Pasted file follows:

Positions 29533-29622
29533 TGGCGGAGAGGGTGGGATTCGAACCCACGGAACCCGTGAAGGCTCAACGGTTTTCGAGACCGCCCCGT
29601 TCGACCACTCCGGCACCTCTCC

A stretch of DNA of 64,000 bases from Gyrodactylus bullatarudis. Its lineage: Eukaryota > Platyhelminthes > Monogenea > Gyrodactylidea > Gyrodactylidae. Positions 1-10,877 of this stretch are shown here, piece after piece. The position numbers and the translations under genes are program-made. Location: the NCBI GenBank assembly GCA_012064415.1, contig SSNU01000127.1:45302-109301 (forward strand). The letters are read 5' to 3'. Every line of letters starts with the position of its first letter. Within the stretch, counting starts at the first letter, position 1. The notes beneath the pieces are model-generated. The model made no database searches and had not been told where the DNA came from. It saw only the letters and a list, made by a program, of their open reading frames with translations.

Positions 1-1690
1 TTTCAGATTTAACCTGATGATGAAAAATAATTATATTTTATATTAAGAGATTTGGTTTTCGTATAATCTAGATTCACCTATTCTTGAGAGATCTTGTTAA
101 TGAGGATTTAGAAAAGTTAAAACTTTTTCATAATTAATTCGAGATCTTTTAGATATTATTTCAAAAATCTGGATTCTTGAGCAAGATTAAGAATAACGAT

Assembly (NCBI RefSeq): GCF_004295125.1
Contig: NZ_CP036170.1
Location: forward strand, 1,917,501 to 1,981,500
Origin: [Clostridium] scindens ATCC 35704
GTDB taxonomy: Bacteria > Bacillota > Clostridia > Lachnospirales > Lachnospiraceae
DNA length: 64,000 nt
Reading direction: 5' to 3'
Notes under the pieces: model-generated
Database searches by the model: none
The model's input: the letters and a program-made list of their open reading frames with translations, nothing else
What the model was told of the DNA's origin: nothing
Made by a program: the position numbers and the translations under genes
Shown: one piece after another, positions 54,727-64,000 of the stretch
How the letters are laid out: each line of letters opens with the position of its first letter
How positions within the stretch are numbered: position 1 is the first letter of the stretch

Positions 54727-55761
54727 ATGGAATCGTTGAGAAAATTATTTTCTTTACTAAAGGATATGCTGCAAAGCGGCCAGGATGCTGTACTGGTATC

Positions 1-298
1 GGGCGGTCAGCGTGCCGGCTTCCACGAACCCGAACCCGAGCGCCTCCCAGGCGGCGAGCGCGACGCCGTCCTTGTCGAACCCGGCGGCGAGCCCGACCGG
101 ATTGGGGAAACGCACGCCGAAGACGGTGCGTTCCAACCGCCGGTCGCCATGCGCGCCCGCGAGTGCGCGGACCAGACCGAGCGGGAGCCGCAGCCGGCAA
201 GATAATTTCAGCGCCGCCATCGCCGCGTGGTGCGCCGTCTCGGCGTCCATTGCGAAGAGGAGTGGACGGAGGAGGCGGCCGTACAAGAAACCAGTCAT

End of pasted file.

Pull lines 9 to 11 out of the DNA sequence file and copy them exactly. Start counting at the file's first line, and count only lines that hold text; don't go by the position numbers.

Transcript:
Contig: NZ_CP036170.1
Location: forward strand, 1,917,501 to 1,981,500
Origin: [Clostridium] scindens ATCC 35704